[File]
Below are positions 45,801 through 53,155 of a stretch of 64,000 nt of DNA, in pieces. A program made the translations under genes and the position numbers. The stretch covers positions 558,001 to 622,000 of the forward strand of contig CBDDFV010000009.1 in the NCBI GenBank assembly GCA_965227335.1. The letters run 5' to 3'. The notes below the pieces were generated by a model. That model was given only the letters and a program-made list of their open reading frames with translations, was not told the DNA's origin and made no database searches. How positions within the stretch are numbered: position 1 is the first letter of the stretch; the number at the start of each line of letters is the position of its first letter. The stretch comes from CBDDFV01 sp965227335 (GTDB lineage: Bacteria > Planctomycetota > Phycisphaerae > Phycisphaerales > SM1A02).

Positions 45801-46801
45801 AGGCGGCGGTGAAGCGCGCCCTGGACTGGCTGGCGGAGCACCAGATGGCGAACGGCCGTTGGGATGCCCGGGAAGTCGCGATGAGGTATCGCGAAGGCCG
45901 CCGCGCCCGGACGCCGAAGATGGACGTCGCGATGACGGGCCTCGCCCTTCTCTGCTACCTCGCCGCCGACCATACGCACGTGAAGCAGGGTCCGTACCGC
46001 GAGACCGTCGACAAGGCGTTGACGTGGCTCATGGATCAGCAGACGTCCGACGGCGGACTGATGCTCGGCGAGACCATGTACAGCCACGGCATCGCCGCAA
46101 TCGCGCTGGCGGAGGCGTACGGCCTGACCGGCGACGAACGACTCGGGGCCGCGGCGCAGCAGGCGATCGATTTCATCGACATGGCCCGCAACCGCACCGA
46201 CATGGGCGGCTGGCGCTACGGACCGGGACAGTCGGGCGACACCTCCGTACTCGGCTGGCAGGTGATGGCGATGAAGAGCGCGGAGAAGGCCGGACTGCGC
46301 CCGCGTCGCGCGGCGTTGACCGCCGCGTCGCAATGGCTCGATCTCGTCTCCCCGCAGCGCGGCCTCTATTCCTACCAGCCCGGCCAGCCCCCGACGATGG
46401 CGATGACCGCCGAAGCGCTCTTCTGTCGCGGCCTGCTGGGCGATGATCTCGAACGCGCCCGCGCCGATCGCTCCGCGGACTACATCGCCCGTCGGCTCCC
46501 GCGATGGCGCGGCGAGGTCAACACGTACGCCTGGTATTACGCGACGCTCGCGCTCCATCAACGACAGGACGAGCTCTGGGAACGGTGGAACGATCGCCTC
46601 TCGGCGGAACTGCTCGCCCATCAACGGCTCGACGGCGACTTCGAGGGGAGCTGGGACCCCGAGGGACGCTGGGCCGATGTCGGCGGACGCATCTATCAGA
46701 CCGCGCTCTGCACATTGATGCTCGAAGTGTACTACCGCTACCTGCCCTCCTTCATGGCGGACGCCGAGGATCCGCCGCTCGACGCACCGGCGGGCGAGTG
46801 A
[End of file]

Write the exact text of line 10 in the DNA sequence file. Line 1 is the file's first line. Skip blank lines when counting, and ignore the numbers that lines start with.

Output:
46501 GCGATGGCGCGGCGAGGTCAACACGTACGCCTGGTATTACGCGACGCTCGCGCTCCATCAACGACAGGACGAGCTCTGGGAACGGTGGAACGATCGCCTC